Fellowship at the Ranch

Ed Jones, Pastor, Fellowship at the Ranch Church

By the time you read this, the Christmas season will be in full swing! Houses are decorated with festive lights, shoppers galore are looking for that special gift, and Christmas music is playing wherever you go. With all of the hustle and bustle that comes with Christmas, it may seem as though real life is put on hold for a while.

However, for some, Christmas brings about challenges. They call it “holiday depression syndrome.” Many people seem to struggle over Christmas.

Although Christmas is a joyous time for many, it’s equally hard for others. We shouldn’t be surprised. Joy and sorrow have always been part of the Christmas story.

“I bring you good news of great joy that will be for all the people,” said the angel to the shepherds (Luke 2:10). “This child is appointed for the fall and rising of many in Israel, and for a sign that is opposed (and a sword will pierce through your own soul also), so that thoughts from many hearts may be revealed,” said Simeon to Joseph and Mary (Luke 34-35). There’s joy in Jesus’ birth. But there are also the harsh realities of life: poverty, oppression, and pain. Both are part of the Christmas story.

A seminary professor argues that churches need to recover the lost art of lament. So many of the psalms are laments, he says. The psalmist teaches us to pour out our hearts to God, and to be honest about our pain. It’s a good idea to break the image of the Christian life as pure, unbridled happiness, he says. We need joy in our expressions of worship, and we also need expressions of sorrow and grief. Both are part of worship.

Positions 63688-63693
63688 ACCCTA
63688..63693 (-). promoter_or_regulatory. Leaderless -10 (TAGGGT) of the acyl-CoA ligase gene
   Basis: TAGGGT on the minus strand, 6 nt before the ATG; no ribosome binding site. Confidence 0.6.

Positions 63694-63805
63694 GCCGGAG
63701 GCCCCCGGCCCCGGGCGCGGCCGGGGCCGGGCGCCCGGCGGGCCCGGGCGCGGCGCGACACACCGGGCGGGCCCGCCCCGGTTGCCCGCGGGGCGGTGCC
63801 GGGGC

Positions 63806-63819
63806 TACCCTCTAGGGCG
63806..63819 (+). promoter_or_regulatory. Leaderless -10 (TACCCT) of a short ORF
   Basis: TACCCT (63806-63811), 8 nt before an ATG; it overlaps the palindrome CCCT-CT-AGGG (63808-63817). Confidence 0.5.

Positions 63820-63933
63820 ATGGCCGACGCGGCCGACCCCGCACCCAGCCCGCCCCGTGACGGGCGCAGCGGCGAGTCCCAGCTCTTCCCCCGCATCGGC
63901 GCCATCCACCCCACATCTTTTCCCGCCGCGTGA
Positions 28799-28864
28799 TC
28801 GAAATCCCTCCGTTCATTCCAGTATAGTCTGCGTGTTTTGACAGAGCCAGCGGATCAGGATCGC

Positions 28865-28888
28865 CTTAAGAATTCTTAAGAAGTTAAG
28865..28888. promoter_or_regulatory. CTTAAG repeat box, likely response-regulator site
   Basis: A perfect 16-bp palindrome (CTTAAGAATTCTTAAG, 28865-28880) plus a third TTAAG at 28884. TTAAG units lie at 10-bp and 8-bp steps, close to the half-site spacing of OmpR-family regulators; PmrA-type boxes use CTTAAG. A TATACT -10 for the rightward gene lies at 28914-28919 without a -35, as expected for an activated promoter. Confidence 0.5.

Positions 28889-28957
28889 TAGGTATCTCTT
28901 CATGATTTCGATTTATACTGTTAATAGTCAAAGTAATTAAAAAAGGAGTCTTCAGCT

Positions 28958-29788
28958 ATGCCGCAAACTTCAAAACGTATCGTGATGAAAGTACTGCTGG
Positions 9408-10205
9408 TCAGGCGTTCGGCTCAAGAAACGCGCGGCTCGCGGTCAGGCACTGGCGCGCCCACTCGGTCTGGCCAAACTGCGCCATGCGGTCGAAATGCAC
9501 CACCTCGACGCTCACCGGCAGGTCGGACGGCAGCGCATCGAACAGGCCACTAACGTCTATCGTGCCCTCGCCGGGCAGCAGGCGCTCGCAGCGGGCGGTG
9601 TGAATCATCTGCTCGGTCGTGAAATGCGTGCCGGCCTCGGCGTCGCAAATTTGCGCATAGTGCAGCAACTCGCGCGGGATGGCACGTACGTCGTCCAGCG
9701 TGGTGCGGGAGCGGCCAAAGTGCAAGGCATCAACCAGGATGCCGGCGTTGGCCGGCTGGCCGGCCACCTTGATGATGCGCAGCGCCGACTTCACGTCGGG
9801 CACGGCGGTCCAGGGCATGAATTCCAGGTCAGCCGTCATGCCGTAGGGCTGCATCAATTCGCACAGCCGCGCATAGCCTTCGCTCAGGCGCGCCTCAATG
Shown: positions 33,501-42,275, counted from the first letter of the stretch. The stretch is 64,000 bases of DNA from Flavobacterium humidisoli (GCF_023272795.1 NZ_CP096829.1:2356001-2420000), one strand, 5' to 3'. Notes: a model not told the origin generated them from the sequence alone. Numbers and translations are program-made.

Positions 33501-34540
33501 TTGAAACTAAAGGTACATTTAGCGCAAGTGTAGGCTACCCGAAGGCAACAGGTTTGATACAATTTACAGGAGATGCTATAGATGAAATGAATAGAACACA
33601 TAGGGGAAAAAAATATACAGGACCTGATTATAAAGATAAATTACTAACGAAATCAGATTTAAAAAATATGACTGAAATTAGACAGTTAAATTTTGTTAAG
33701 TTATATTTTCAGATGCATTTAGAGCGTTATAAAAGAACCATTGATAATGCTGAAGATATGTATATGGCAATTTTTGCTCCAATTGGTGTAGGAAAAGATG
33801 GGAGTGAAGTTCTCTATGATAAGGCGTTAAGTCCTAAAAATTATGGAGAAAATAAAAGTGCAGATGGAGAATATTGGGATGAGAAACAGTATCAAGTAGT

The same is true of Christmas. We need to make room for joyous celebration. But we need to make room in our Christmas for honest expressions of pain. There is room in the Christmas story for our pain.

So, rejoice in Christmas. It’s okay to feast, exult, and celebrate.

But let’s also learn to lament at Christmas, too. Jesus was born to poor, teenage parents who were far from home, and who became refugees. He was raised in a country that was under foreign oppression. Contrary to the Christmas carol that says, “no crying he made,” Jesus cried. He hungered. The baby born at Christmas grew to be the man of sorrows, acquainted with grief (Isaiah 53:3). He was the baby, after all, who was born to die.

The older I get, the more I’m grateful that God makes room not only for our joy, but for the full range of emotions we experience—including the emotions of those who struggle at Christmas.

“Now may the Lord of peace Himself give you His peace at all times and in every situation. The Lord be with you all.” (2 Thessalonians 3:16)

Ed Jones pastors Fellowship at the Ranch Church at Robson Ranch. This nondenominational church meets at the Robson clubhouse on Sunday mornings at 10:30 a.m. For information, visit Fellowship’s website www.fellowshipattheranchchurch.com.